The overall lesson was that given the difficult operating environment, considerable care needs to be applied in structuring a PPP transaction, with appropriate risk mitigation measures in place to ensure the financial viability and success of the transaction. More specifically, (i) the Government and its donors failed to ensure that DAWASA had a capable team of advisors to monitor City Water’s performance adequately, (ii) only City Water submitted a proposal at the final tender stage, so there was no comparator to evaluate bids on a least cost basis, (iii) the contract needs to be viewed against available private expertise as there were assessments suggesting that Biwater did not have the experience of running a huge management operation before and that the project team was inexperienced, and (iv) the negotiations were undertaken in the run-up to the elections in Tanzania, and the Government was under pressure to ‘resolve’ the contract suitably.

 

 

Project Name:

Kenya-Uganda Railways

Country:

Kenya and Uganda

Sector:

Transportation

Sub-sector:

Railways

Type of PPP:

Concession

Status:

Operations

Project Concept:

With an objective of improving overall performance, the concessionaire is responsible for the rehabilitation, operation, and maintenance of the railways systems in both countries, which were previously run by the government (the Kenya Railways Corporation and the Uganda Railways Corporation), The concessionaire also provides freight services in both the countries and passenger services in Kenya for at least five years.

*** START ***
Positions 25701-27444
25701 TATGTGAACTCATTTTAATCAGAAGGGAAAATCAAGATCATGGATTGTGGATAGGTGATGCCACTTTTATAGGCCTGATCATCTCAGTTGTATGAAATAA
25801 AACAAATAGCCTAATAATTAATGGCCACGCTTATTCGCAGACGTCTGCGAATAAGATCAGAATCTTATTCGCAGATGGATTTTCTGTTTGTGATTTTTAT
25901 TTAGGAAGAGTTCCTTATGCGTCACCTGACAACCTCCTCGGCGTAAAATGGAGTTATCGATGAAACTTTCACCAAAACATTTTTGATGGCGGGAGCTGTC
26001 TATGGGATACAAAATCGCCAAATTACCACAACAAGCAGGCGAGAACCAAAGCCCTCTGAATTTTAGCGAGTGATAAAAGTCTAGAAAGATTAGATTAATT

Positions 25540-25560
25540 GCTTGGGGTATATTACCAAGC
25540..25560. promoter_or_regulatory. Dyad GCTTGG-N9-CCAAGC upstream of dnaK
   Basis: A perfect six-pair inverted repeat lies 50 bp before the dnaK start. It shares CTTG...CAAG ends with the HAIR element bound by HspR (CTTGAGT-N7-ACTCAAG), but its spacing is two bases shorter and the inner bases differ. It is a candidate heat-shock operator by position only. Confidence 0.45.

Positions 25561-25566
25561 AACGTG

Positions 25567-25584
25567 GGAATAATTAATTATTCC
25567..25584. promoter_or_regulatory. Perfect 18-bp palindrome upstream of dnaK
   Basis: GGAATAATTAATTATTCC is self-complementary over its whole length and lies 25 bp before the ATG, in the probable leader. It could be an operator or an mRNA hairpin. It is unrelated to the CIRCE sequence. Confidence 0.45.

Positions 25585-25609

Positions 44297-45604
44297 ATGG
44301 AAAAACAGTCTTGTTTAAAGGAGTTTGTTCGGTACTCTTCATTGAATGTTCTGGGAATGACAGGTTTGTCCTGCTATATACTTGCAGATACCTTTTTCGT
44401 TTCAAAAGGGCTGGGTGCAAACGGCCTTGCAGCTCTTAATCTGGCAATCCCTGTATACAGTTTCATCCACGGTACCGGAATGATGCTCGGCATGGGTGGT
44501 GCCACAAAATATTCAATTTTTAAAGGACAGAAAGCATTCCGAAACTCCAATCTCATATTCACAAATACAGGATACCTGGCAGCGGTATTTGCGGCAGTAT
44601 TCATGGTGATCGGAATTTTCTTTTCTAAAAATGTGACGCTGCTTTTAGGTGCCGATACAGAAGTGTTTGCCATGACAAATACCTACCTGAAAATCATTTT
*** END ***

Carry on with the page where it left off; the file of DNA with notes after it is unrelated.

Procurement Details:

While the two concessions for the Kenyan and Ugandan parts of the rail network are legally separate, the tendering process was undertaken jointly by the two governments and the contracts are fundamentally identical. The concession was awarded through an international, competitive bidding process and the bid criterion was the highest price paid to the government. From the two groups that bid for the project, the Rift Valley Railways (RVR) Consortium was awarded the concession. The concession was granted for 25 years and the concessionaires took over in December 2006.

PPP Company:

 

When RVR was first awarded the concession, it was led by South Africa’s Sheltam Rail Company (61%), with the remaining participants being Prime Fuels (Kenya, 15%), Comazar (South Africa, 10%), Mirambo Holding (Tanzania, 10%), and CDIO Institute for Africa Development Trust (South Africa, 4%). In March 2009, ongoing difficulties forced the parties into a further restructuring of the consortium whereby Sheltam’s share was diluted from 35% to 10%, and the difference was taken by TransCentury and its partners.

Project Funding: